In the wake of alarming rise in pollution levels in Delhi, the Delhi government has decided to implement an ambitious road space rationing plan on a trial basis from 1st January, 2016 till 15th January. Their aim is to decongest Delhi roads by restricting the movement of vehicles with Odd and Even numbered registration plates on alternate days.
Delhi Government has planned to permit vehicles with odd-numbered license plates to ply on odd dates and even-numbered cars on even dates between 8 a.m. and 8 p.m., except on Sundays.
This strategy has been implemented as a measure to reduce the volume of toxic fumes emitted by vehicles and to restrict automobile traffic in various cities such as Athens (1982), Santiago, Chile (1986 and extended 2001), Manila (1995), Sao Paulo (1997), La Paz, Bolivia (2003), San Jose , Costa Rica (2005), Honduras (2008), and Quito, Ecuador (2010).
These prominent cities caught the world’s attention:
Mexico City, Mexico
Mexico City, in 1989 initiated a parallel strategy, with its Hoy no Circula policy—a one-day-per-week driving restriction from 5 a.m. to 10 p.m. every weekday.Cars were banned for one day in the week depending on the number on their license plates.
The restrictions were implemented as follows with violators being fined $23 – $69 (Rs.1495 – 4485)
- Monday – Yellow colored license plate ending with 5 or 6
- Tuesday – Pink colored license plate ending with 7 or 8
- Wednesday – Red colored license plate ending with 3 or 4
- Thursday – Green colored license plate ending with 1 or 2
- Friday – Blue colored license plate ending with 9 or 0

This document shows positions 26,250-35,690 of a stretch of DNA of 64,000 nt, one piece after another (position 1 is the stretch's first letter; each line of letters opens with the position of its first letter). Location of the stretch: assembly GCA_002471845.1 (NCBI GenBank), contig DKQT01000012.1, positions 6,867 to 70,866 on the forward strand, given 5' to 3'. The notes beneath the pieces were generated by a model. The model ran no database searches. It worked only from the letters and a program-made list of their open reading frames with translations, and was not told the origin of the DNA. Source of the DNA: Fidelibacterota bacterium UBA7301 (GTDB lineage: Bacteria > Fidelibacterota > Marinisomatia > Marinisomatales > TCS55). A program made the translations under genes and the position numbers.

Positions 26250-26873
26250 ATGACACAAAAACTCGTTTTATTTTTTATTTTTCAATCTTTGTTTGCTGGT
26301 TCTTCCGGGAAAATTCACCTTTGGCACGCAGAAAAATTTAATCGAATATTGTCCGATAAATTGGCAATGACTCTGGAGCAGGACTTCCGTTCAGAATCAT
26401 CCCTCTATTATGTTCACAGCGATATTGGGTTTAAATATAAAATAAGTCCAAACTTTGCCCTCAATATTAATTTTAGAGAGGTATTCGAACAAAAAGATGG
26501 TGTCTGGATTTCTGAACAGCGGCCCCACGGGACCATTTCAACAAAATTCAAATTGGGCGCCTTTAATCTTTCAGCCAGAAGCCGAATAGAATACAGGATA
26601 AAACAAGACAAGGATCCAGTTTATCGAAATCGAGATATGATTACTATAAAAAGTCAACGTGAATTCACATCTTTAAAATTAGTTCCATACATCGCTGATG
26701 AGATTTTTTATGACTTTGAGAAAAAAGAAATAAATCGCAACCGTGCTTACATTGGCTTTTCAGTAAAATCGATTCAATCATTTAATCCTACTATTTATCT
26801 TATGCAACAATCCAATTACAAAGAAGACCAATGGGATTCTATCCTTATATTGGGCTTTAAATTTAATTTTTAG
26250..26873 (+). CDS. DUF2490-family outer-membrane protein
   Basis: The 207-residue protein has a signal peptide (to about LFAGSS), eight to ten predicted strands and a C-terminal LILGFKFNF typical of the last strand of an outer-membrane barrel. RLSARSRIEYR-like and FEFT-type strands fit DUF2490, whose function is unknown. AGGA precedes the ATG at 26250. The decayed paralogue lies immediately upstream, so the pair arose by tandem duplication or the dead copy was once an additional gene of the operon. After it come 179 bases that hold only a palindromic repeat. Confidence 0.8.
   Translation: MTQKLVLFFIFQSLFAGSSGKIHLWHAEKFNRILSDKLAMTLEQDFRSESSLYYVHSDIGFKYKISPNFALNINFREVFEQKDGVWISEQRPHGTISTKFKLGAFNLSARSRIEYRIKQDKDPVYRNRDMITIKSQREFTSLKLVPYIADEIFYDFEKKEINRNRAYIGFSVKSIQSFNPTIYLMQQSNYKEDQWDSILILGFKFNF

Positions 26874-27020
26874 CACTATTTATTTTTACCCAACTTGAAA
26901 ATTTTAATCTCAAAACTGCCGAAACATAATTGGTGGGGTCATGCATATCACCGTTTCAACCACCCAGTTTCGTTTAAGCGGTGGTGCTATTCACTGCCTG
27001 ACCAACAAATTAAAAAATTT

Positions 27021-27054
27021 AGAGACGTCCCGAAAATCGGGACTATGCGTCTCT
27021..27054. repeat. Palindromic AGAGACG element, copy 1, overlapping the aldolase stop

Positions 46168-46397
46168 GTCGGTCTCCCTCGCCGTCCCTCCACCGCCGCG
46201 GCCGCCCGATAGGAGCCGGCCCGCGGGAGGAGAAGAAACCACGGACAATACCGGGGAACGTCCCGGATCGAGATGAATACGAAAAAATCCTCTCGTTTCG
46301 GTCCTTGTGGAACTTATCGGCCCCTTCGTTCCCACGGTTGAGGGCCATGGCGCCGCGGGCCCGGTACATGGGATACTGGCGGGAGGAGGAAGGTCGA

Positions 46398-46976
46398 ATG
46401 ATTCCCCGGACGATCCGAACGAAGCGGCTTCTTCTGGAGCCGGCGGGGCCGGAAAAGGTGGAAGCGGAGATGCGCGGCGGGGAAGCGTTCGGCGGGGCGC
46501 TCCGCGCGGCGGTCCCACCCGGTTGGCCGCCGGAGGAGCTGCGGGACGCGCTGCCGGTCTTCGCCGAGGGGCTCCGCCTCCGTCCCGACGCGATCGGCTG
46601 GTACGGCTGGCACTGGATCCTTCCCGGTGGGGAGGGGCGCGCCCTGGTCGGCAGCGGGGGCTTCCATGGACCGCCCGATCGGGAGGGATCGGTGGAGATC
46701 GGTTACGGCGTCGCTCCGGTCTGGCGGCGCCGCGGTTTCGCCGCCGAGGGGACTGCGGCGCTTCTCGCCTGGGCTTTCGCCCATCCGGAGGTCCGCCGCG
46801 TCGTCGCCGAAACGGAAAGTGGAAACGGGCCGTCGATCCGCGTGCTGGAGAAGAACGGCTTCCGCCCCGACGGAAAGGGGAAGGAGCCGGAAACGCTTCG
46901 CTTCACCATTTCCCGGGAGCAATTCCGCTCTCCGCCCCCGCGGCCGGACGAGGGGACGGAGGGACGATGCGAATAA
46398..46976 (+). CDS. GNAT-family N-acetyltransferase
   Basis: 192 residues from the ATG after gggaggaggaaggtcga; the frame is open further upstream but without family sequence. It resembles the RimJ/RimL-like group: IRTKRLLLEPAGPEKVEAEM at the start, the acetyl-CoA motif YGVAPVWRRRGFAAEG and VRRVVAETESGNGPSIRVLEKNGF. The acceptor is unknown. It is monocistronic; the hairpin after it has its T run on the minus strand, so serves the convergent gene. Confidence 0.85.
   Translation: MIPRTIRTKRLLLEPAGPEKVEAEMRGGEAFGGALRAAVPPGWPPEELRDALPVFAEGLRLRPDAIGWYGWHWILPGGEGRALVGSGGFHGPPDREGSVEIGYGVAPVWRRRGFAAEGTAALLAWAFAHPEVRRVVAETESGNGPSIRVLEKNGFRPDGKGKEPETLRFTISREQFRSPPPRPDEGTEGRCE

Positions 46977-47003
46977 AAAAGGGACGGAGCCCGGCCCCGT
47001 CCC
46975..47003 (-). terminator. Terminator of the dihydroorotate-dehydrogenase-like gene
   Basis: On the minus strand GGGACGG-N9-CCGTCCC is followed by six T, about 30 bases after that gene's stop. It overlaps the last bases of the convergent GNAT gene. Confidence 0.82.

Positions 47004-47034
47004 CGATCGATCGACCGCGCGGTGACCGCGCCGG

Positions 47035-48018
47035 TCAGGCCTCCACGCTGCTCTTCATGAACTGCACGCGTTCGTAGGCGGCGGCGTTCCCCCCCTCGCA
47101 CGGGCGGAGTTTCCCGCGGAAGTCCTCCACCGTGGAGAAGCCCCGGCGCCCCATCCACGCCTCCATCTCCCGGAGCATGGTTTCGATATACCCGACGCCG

- No restrictions on Saturdays and Sundays
What was its impact ?
Unfortunately, it wasn’t effective. Pollution lessened immediately after initiating the aforesaid ban but later amplified in the long-run on account of purchase of another car by residents but in 1992, things got so bad that Mexico City was declared the planet’s most polluted city by the United Nations.
Following Mexico City’s experiment, The Colombian capital of Bogota also implemented the rule of Pico y Placa (‘peak and plate’). Initially the system restricted traffic between 6 and 9 am, and between 5 and 8 pm, Monday through Friday. However, starting 2009, Mayor Samuel Moreno altered the restriction from 6 am to 8 pm, Monday through Friday. The restricted digits associated to each day rotate every year.
Bogota’s Pico y Placa in 2011 is applied to the following plate endings since July 1, 2011 in Bogotá:
- 5,6,7,8: Monday
- 9,0,1,2: Tuesday
- 3,4,5,6: Wednesday
- 7,8,9,0: Thursday
- 1,2,3,4: Friday
- No restrictions on weekends
Fine collected from violator equivalent to 15% of daily minimum wages
How helpful was it ?
This has helped Bogota counter the evils of traffic congestion on their roadways. The number of cars plying on the roads has reduced, providing greater mobility to public transport during rush hours. It is estimated that average travel speed has increased during peak rush hours. It has encouraged a more rational use of the roadways network and in realising its full capacity. The trend and need of buying an additional car by the citizens has been discouraged.
On March 17th, 2014, a driving restriction strategy was imposed in Paris. Based on the car’s registration number, it was initiated to control the air pollution level in the City of Love. Cars with even number plates were banned from entering the city between 5:30 am until midnight. Electric and hybrid cars, natural gas powered cars and carpools with three or more passengers were exempted.